Coatesville redevelopment kicks off — for real

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By Mike McGann, Editor, the Times

DEPG CEO Jim DePetris and a bevy of state, county and local officials celebrate a ceremonial start to demolition for the Coatesville Gateway project, Tuesday.

COATESVILLE — For nearly a generation, plans to begin to revitalize the city have appeared on the horizon, only to disappear like a distant mirage, leaving city residents thirsty, time and again, for real progress.

On Tuesday, with nearly 300 people on hand to witness it despite blistering July heat, the first ceremonial steps toward real development kicked off, as officials from DEPG Associates gathered with a bevy of local, county and state officials — plus hundreds of local residents to formally kick off the construction of Coatesville Gateway at the intersection of Lincoln Highway and First Avenue.

A rendering of the project slated to be complete in Dec., 2018.

While the hammers and hardhats used Tuesday were just ceremonial in nature, real demolition of the buildings on the north side of Lincoln Highway will begin shortly, said James DePetris, CEO of DEPG, and with it, the first tangible steps toward real redevelopment in the city in more than 25 years. When it is all done — and DePetris said the schedule calls for completion by Dec. 2018 — the mixed-used development will offer office space and retail, including two restaurants, one of which might be hosted in the historic bank building across the street.

“When the walls come down,” DePetris said, “the message will be that Coatesville Gateway will be a reality.”

Although the iconic Lipkins Building — long vacant — will be torn down in short order, the new development should lead to additional business development in the city, officials said.

With this project, the new train station coming on Third Avenue, the rebuilding of the intersection of First Avenue and Lincoln Highway and other smaller projects in the pipeline, it appears that the future — finally — is now for the city.

To be sure, getting project off the ground has been a multi-year effort, with city officials, county officials and state officials all working to make what so many have failed at in the past: a real redevelopment project that could anchor a wave of renewal in the city.

“To get it to this point,” State Rep. Harry Lewis Jr. (R-74) said, “it’s just an awesome feeling.”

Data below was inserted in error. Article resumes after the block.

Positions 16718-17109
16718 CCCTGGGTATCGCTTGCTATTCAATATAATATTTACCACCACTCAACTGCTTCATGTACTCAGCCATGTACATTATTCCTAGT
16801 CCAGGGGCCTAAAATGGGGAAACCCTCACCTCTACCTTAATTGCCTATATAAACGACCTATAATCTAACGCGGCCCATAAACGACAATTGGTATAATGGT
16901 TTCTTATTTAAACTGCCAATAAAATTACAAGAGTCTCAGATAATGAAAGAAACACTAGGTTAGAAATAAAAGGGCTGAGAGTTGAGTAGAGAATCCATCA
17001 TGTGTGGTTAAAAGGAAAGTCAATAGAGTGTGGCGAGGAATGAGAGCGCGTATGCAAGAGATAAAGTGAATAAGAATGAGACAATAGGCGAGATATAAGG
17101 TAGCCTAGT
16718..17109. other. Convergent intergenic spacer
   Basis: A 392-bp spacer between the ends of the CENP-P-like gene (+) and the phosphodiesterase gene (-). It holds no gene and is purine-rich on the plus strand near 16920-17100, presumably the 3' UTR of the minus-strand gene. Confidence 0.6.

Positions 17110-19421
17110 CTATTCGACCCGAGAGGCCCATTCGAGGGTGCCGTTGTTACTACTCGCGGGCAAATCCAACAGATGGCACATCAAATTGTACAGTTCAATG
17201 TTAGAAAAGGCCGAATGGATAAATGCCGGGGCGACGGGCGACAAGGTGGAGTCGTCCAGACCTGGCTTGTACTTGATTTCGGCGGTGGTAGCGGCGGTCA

Lewis, a city native, who spent his career teaching and serving as an administrator in the Coatesville Area School District, noted that the large public turn out for Tuesday’s event — even after years of false starts — shows the passion and commitment residents have for their city.

“Coatesville is proud,” he said. “We are a strong community.”

Michelle Kichline, Chair of the Chester County Board of Commissioners — which has help to fund redevelopment efforts in the city in recent years — explained why the county must continue to focus on getting the city back on it’s feet.

“Chester County is only as good as the heart of the county,” she said. “And Coatesville is the heart of Chester County.”

Fellow Commissioner Kathi Cozzone, a long-time advocate for the city, aid she was ready to do “the happy dance” with this project finally ready to get under way.

Commissioner Terrence Ferrell said that the time had come for the city to back up its deeds with words — a twist on the usual pronouncement. Clearly, he noted, the city is making broad steps toward a recovery and the time has come for residents and others to start spreading the word.

Coatesville resident John Pawlowski — a driving force behind all three gazebos in the Riverwalk, among other civic improvements — cuts the ribbon Tuesday on the newest and largest gazebo in the park.

About an hour later, in a bit smaller celebration — but yet another sign of the city’s renewal — the third and largest gazebo along the city’s Riverwalk was dedicated. Already a green spot in the city, the Riverwalk features a fountain and walkway overlooking the Brandywine Creek. Now, with the three gazebos — the newest is quite large — residents have more options to get back to nature, right in the city.

With more work underway at city park’s and elsewhere, residents are beginning to see real progress and not just a mirage.

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